5 Best Cambridge to Do in Cambridge

Upheavals such as machine-breaking and swing riots were widely reported in the press and those tried and convicted appear in court records, both locally and nationally. For instance, a listing found among the Petty Sessions records held at Essex Record Office describes ‘divers tumults and riots’ that had taken place in the Braintree area in 1830.

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The old farm buildings at the Farmland Museum at Denny Abbey near Waterbeach have been renovated and tell the story of village life and Cambridgeshire farming up to modern times. Dating from 1831, the Stretham Old Engine near Wicken and Ely is the last of the ninety steam pumping engines installed throughout the fens to replace 800 windmills. It remained working until 1925, and was kept on standby until the 1940s. It is only open a few days a year, but there is a post of the engine in action on their website. Prickwillow Drainage Museum has been in continuous use as a pumping station since 1831 and has a unique collection of large engines associated with the Fens drainage.

The March and District Museum tells the story of the people and history of March and the surrounding area, including a working forge. Thorney Heritage Museum has some lovely displays of Fenland life throughout the ages, including details gathered through people’s research into their own ancestry. The Ashdon Village Collection in Essex is a museum of village life with interesting displays of agriculture, the home, shopping and entertainment. Dedham Vale on the border of Essex and Suffolk is often referred to as ‘Constable Country’ because of its association with the artist. Many surviving buildings, like Flatford Mill and Willy Lott’s cottage, are immortalized in his works, providing both a contemporary representation and physical reminder. Farm building at the Farmland Museum at Denny Abbey near Waterbeach. Gressenhall Farm and Workhouse Museum, Norfolk, is a museum of rural life and traditional farm with rare breed animals.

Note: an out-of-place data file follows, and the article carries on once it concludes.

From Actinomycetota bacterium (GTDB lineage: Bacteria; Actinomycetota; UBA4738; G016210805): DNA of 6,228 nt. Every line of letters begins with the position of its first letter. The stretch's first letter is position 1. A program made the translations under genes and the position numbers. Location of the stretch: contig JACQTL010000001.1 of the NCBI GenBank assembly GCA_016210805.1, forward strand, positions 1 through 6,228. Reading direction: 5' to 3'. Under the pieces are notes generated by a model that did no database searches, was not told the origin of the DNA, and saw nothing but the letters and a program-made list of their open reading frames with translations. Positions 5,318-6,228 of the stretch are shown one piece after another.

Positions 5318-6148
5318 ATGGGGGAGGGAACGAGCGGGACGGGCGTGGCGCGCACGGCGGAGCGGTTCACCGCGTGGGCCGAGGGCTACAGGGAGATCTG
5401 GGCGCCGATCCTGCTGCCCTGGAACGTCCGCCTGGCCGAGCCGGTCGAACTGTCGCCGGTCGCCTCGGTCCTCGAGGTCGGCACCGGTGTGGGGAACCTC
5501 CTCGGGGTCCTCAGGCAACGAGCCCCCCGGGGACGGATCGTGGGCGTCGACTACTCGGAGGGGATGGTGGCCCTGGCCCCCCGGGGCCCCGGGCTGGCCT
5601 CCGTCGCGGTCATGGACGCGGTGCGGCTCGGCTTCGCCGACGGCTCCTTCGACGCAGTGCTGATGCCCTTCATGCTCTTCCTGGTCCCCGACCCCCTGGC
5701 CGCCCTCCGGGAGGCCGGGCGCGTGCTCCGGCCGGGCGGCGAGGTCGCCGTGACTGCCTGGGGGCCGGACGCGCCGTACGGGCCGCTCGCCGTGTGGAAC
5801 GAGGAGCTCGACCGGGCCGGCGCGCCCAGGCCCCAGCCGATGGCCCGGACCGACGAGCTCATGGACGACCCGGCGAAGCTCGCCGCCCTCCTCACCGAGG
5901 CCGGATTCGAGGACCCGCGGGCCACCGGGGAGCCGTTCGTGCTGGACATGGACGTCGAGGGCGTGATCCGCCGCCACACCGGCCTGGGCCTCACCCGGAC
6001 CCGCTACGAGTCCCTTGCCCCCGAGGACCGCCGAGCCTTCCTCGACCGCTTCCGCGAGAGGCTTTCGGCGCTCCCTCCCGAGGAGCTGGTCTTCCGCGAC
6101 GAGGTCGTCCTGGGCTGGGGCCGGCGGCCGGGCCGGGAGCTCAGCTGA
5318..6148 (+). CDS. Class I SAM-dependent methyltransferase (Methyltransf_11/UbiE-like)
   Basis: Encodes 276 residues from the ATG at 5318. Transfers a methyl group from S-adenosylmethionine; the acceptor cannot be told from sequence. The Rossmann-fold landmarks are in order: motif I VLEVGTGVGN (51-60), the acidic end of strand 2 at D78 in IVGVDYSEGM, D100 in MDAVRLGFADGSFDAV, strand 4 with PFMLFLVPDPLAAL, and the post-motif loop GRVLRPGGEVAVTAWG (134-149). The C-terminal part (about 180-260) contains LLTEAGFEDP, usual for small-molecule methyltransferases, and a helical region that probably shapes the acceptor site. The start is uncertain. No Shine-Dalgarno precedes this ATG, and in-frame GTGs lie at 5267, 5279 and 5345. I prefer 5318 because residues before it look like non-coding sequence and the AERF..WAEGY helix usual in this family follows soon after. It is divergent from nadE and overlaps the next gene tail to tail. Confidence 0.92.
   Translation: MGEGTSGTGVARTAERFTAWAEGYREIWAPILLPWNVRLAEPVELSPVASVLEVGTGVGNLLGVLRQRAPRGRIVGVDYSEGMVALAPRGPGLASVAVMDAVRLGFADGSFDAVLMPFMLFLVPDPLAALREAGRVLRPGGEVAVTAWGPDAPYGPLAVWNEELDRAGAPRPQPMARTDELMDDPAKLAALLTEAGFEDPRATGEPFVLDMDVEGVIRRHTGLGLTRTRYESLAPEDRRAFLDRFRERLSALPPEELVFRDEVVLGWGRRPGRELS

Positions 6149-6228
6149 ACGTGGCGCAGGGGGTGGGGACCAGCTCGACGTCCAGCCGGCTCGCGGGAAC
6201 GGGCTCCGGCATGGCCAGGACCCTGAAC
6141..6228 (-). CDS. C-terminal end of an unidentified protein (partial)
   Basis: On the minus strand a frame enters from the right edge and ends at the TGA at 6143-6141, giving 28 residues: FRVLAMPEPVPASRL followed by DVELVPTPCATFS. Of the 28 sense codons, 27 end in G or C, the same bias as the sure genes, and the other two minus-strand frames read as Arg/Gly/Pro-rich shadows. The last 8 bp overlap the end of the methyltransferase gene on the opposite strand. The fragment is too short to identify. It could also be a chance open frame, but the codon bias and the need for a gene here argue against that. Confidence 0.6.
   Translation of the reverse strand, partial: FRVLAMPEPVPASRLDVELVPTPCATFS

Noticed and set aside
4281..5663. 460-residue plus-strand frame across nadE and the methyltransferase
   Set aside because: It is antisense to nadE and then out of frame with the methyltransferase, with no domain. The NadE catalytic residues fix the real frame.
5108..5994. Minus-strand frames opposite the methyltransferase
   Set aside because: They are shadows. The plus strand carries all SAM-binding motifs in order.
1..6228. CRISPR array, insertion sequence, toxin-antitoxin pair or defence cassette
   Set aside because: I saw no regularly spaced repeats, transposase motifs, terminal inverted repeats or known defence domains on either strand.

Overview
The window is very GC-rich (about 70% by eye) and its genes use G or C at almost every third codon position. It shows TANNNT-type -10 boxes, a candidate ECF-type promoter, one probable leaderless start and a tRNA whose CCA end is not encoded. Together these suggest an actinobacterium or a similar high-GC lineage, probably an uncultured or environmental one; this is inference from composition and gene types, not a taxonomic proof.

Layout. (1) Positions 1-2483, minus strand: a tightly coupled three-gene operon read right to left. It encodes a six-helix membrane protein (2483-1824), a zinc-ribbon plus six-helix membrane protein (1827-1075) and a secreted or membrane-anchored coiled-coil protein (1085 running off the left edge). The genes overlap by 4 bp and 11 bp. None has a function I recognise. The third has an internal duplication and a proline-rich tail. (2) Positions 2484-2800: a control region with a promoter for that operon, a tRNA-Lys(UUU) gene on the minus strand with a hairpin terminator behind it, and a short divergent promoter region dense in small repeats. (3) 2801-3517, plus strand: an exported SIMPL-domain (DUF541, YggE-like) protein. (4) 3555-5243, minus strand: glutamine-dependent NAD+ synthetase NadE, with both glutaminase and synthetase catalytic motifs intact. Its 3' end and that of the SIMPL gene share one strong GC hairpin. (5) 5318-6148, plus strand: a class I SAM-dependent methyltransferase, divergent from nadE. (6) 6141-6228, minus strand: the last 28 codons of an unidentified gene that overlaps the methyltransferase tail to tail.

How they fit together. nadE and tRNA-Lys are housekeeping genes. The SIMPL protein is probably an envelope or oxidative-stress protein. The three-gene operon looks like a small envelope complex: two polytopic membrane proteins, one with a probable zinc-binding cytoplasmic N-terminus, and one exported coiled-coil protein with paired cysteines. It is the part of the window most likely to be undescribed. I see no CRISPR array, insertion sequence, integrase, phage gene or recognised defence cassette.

Denver Sluice was originally built in 1651 by Vermuyden as part of the Fens drainage scheme and is still in use today. The Museum of East Anglian Life in Stowmarket, Suffolk includes a wide array of displays and artefacts relating to rural life. In Suffolk, close to Wortham churchyard on Redgrave Road, is a memorial to the tithe wars of the 1930s, when farmers resisted paying an ancient tax used to support the church. It began when husband and wife Rowland Rash and Doreen Wallace refused to pay their tithes in 1934, and led a march of farm workers to the rectory in protest. In a less than savoury alliance, they used a guard of fascist blackshirts in a failed attempt to prevent the bailiffs seizing their farm goods in lieu of payment. Other tithe protests occurred in East Anglia, such as at Elmsett in Suffolk, that highlighted the burden this arcane practice still placed on rural dwellers. The legal abolition of tithes finally occurred in the 1970s.

The insights of a local smallholder into the rural economy of a Cambridgeshire village can be found in A Peasant’s Voice to Landowners by John Denson of Waterbeach (Cambridge Record Society, 1991). This is a collection of letters sent to local newspapers by Denson, which were subsequently gathered into a pamphlet with additional facts and opinions. The letters are accompanied by a history of Waterbeach originally published in 1795. Parson Woodforde’s diaries provide numerous accounts of work and life in a rural village in Norfolk. For instance, when he describes employing a rat-catcher in 1782: Cobb of Mattishall, a Rat-Catcher came to my House this morning by Order, and I engaged with him for to kill all my Rats at one Guinea Per Annum and likewise kill all my Mice He is to come as often as there is an Occasion for him – And to be kept in Victuals and drink. Norfolk-born George Edwards (1850-1933) rose from a life of poverty to become a farm workers’ union pioneer, an MP, and be granted a knighthood. In his autobiography, From Crow-scaring to Westminster (London, 1922) he describes how, as a boy of six, he went to work for a shilling a week scaring crows: During the wheat cutting I made bonds for the binders.

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